One striking feature of the book of Acts is that the majority of the communications from God recorded there are indirect—that is through angelic agency, visions and the like. Even when Paul was addressed directly from heaven by the Lord himself, he refers to it years later in Acts 26: 19 as the “heavenly vision”. Nowadays people do of course claim to be spoken to by angels or to have had visions, but a considerable number also allege that God spoke to them directly. Such persons will eagerly point out Scriptures in the book of Acts that appear to justify their claims. That the writer of Acts records God as speaking to Christians without any (John 1: 14), without any detail as to how that took place. Accordingly, he commences his Gospel with the words “In [the] beginning was the Word, and the Word was with God, and the Word was God” (John 1: 1). Here we are taken back as far as our minds can comprehend to learn that the One who became flesh was already there in “[the] beginning”. When Scripture says that “the Word was God”, we must accept the simple sense of the words and not try to inject any limitations into that statement by assuming it just means ‘God in His nature’ or any other such restriction. When the Bible says “the Word was God, it means exactly that.
Now the Scriptures are complete—there is nothing missing on the one hand nor anything superfluous on the other. Hence we can learn not only from what they say but also from what they do not say. John 1: 14 does not say ‘the Word became man’ but “the Word became flesh”. Now there are several things connected with the incarnation that the Lord is said to have become. Examples are “became a minister of [the] circumcision” (Rom. 15: 8), “being rich, became poor” (2 Cor. 8: 9), “became to all them that obey him, author of eternal salvation” (Heb. 5: 9), “become for ever a high priest” (Heb. 6: 20), “became surety of a better covenant” (Heb. 7: 22) and “became dead” (Rev. 1: 18). Yet the Scriptures never say of the Lord that He became man but that He became flesh—and Scripture is always wiser than we are.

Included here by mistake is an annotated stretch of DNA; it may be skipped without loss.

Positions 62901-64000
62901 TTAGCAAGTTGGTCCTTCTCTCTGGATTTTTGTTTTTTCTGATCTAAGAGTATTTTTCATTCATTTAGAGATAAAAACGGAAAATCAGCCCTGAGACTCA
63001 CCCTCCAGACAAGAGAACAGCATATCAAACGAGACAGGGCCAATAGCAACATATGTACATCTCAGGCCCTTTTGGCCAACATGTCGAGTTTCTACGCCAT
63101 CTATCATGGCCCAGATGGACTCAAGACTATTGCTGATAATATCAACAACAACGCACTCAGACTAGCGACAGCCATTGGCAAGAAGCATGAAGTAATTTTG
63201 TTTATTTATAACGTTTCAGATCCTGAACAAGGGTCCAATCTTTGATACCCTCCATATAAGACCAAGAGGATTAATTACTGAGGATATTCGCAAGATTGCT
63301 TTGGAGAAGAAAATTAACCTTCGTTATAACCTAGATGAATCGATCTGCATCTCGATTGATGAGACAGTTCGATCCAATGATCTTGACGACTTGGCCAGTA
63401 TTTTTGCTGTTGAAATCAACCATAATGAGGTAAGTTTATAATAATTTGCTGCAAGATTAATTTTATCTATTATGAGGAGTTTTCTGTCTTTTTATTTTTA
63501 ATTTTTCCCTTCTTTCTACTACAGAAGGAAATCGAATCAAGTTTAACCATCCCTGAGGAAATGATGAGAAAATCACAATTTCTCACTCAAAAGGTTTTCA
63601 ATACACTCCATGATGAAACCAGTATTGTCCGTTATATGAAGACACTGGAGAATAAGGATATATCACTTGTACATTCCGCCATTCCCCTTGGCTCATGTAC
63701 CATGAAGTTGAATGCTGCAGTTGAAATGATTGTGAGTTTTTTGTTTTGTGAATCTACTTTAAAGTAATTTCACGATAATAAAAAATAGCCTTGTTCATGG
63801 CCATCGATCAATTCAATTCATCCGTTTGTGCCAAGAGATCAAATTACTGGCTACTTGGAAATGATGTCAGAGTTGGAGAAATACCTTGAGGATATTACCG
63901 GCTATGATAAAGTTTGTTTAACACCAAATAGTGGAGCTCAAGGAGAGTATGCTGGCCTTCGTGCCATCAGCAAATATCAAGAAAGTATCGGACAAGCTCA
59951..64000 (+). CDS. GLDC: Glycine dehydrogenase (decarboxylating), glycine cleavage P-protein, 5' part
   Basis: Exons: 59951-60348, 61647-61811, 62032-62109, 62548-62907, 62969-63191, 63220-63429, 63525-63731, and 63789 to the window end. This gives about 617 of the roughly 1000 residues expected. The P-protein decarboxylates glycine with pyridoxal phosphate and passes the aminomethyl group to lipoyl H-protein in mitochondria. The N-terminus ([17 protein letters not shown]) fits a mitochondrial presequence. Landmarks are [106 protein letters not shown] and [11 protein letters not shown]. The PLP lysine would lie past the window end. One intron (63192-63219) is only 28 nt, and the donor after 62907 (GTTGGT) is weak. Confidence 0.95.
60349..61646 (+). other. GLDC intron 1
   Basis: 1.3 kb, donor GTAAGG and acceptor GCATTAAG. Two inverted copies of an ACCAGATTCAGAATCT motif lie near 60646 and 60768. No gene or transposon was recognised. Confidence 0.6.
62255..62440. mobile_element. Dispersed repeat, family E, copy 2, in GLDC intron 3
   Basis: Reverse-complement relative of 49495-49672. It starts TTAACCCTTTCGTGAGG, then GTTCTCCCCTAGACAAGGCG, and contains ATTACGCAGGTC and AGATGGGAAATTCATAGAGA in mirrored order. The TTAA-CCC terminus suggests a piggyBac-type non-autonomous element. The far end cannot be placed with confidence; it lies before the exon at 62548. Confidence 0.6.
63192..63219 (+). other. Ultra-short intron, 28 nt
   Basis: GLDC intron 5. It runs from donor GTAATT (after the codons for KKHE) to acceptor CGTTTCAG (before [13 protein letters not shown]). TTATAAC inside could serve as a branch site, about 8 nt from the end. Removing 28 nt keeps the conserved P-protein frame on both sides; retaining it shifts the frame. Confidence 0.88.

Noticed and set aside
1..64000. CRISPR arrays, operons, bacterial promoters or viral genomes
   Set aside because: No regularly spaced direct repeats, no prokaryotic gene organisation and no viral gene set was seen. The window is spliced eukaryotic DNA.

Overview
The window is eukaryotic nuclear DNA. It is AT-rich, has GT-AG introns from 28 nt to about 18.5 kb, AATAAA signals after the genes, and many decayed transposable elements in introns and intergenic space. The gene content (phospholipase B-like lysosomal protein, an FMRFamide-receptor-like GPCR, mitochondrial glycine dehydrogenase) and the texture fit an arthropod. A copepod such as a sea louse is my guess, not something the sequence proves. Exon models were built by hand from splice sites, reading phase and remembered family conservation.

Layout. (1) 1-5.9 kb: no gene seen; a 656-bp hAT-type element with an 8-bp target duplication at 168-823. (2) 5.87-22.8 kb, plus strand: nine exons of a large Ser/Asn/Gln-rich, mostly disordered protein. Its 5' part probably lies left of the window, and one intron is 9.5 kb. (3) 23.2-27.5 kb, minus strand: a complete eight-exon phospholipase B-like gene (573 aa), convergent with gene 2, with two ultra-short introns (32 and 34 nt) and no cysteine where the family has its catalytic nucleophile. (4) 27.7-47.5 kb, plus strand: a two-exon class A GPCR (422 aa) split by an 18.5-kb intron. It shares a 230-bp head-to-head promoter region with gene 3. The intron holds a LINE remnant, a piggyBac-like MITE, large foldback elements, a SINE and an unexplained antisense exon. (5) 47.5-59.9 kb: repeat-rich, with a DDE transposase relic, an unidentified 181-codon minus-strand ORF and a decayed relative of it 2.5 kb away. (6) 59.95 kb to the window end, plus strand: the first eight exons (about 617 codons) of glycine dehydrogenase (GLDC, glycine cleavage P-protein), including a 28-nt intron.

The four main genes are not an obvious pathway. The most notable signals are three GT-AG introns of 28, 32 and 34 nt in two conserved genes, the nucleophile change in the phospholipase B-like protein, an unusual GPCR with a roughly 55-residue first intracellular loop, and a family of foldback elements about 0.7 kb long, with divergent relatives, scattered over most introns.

In keeping with his Gospel, three times in his epistles (see 1 John 4: 2, 3; 2 John 1: 7) John speaks of Jesus Christ come in flesh, not come as man, the final instance being a warning that “many deceivers have gone out into the world, they who do not confess Jesus Christ coming in flesh—this is the deceiver and the antichrist” (2 John 1: 7). So why does the Bible never say that the ‘Word became man’?